Loyack was first introduced to Poe after attending Girl Talk, one of the center’s most popular programs that educates girls about adolescent growth and what to expect during puberty, with her daughter.

“We reach girls in about fourth or fifth grade, and they learn about puberty and menstruation, and it takes a big weight off the moms, so it has been wildly successful,” said Rollins. “We also have Guy Talk. Teachers don’t want to do it, and parents are nervous about it, so it’s nice to put them in a big group with our health educator, who is amazing.”

One of Poe’s newest initiatives is the MindWELL Mental Wellness program. In 2019, a study revealed that NC youth were in a mental health crisis, with 36.3% of high school students reporting feeling sad or hopeless. Once the pandemic started, even more youth reported feeling isolated and anxious, with many experiencing trauma, financial hardships, food insecurity, loss, and mental/emotional trauma.

“MindWELL programs support individual resiliency through a focus on health decision making, positive peer relationships, empathy, and self-care,” said Jessica Fowler, the MindWELL manager and substance use prevention specialist. “Our one-of-a-kind environment incorporates gardening, nutrition, physical activity, and cooking as examples of positive coping strategies that support holistic wellness while reducing stress and anxiety. Poe acknowledges the value of using a trauma-informed lens approach in understanding the trauma youth experience — including racism, inequity, and social justice — and continues to invest in the ongoing education of our staff.”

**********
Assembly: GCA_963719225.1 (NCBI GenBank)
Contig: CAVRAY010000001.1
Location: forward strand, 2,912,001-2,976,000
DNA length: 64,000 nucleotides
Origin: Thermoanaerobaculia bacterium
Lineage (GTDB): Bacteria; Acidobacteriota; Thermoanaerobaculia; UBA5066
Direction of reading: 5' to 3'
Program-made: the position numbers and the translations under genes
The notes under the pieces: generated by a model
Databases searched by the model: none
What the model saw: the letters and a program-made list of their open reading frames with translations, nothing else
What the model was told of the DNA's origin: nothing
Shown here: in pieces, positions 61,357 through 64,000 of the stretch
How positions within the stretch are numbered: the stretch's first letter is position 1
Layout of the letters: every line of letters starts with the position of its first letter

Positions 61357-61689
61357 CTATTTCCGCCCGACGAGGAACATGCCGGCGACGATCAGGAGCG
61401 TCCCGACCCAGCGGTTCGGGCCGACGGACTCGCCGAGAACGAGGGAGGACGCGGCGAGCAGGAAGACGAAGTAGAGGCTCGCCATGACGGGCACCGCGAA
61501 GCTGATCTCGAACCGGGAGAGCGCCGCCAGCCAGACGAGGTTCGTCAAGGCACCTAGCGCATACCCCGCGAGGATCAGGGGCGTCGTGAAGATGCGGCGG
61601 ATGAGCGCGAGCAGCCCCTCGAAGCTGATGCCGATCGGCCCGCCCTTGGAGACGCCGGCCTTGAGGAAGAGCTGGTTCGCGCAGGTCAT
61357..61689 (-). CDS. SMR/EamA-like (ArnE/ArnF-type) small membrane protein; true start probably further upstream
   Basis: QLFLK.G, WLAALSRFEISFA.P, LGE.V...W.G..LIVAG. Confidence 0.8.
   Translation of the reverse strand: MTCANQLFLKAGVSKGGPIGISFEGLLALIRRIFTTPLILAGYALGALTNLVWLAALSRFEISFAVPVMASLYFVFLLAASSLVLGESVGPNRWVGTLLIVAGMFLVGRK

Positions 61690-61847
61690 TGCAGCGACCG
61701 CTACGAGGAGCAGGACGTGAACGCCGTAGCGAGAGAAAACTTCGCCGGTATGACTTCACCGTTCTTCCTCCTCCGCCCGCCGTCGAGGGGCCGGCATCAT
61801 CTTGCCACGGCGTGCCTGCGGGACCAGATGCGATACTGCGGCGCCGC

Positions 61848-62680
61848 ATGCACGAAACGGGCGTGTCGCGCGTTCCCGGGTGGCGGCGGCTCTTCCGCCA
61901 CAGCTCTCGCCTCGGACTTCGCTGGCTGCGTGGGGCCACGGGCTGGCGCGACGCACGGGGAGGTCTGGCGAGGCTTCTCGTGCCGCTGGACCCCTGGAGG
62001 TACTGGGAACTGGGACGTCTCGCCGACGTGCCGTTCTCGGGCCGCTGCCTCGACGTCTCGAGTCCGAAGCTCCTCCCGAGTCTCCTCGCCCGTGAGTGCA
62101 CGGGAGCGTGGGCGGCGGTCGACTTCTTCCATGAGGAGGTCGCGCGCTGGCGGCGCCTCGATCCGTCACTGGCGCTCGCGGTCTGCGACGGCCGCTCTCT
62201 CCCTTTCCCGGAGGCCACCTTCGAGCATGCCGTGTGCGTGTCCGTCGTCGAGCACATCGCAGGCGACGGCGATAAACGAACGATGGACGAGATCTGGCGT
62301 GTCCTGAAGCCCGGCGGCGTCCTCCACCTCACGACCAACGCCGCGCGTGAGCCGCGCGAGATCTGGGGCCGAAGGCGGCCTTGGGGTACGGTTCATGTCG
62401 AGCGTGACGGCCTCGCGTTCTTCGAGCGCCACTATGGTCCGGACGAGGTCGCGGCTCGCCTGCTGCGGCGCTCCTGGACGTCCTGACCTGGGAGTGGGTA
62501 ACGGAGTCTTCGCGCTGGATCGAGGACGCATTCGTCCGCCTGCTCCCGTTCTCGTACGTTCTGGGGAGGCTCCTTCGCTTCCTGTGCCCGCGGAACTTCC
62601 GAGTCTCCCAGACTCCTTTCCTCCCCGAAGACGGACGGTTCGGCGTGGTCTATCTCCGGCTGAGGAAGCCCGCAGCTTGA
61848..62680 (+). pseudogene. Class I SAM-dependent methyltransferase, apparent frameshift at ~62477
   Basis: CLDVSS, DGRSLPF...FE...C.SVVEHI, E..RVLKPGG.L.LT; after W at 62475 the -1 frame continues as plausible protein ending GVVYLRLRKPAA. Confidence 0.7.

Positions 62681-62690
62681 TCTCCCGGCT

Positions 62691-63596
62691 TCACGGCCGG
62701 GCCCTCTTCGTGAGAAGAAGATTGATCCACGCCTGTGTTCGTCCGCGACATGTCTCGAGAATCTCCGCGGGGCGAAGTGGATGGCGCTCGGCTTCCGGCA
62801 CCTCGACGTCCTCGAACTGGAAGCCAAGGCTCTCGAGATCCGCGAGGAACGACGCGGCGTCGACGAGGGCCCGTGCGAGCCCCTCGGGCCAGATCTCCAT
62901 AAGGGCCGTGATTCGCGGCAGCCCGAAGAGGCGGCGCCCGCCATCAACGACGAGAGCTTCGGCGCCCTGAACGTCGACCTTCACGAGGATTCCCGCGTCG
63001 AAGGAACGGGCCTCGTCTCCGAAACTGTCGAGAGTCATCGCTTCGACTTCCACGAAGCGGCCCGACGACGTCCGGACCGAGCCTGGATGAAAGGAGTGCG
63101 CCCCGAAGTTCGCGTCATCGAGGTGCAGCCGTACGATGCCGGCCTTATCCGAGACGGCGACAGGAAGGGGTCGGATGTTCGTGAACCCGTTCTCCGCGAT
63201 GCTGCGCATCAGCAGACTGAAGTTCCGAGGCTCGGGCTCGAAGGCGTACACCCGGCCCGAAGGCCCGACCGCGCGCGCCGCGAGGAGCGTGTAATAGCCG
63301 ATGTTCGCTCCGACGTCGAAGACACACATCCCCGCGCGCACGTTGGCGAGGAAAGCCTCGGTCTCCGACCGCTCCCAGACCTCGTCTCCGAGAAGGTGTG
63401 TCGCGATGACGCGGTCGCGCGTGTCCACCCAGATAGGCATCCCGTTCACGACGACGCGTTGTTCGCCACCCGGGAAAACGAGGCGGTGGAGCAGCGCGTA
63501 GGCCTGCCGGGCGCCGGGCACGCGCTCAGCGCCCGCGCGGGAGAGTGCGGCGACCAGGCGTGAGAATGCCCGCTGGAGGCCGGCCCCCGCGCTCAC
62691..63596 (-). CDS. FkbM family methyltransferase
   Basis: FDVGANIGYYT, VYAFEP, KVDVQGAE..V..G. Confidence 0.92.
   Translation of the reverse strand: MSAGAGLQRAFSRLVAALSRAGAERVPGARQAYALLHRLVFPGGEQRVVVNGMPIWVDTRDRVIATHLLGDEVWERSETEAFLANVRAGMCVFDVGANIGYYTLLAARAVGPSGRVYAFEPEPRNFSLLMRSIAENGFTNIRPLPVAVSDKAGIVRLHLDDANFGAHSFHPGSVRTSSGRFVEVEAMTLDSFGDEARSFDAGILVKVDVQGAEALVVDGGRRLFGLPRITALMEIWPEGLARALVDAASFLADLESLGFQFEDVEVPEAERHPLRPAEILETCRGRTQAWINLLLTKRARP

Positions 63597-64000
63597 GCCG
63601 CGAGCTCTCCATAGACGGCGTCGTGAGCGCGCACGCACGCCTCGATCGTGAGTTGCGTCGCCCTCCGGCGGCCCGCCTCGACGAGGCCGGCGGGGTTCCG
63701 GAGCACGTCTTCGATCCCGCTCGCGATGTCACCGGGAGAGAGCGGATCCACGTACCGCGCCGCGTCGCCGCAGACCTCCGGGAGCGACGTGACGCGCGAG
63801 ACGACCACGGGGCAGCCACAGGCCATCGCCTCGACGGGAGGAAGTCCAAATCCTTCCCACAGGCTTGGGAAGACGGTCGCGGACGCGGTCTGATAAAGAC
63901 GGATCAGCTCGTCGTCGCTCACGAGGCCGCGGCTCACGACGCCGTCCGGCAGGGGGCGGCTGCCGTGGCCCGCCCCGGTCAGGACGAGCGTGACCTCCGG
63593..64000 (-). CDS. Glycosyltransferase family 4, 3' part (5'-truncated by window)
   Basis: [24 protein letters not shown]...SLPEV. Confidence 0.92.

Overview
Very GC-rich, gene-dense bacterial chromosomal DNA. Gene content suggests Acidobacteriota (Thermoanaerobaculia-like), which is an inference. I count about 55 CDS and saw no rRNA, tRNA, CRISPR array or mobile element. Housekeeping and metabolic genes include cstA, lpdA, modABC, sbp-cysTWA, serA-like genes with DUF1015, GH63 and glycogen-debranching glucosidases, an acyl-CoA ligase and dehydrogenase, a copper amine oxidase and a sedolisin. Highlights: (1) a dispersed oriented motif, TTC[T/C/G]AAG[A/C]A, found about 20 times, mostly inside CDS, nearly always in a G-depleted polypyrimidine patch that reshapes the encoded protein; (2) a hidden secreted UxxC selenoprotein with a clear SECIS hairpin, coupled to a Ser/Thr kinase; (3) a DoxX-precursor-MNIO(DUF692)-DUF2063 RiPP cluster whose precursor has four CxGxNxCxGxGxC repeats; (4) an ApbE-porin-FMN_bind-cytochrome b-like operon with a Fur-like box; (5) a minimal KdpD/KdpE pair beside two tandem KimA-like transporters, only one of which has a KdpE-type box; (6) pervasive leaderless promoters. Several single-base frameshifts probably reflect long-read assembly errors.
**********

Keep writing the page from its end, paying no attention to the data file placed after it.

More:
Instructor Jen Zerda teaches students how physical fitness benefits every aspect of their lives during the Play Hard, Stay Fit program at Poe Center for Health Education.

In addition to youth programs, The Poe Center also offers health education programs for adults, where participants learn about their own health and how to support the healthy decisions of the children in their lives. Programs are available onsite at the Poe Center or offsite, bringing their props and enthusiastic health educators directly to your school/organization. Due to past Covid restrictions and the fact that the Poe Center is a statewide agency, many programs are offered virtually (along with interactive, online exhibits). In some cases, The Poe Center will tailor programs to address whatever need your school or organization has.

The Poe Center accepts volunteers of all ages, and volunteer applications and donation opportunities can be found on their website. For those who want to donate items, the center also maintains a wish list of items they need for their facility, garden, and programs.

“It’s all about empowering our youth and families in NC to make healthier decisions and lead healthier lives, and all of our programs have that at their core,” said Amy Amerson Campbell, board president at The Poe Center. “We’re now in our fourth decade, and I’m super impressed with the fact that we’ve continued to grow and evolve with what the needs are. It’s not stagnant. It’s not static. We’re constantly looking at what we are doing and how we can continue to help our community.”

Want to know more? Visit to volunteer, donate, or find a program that meets your specific needs.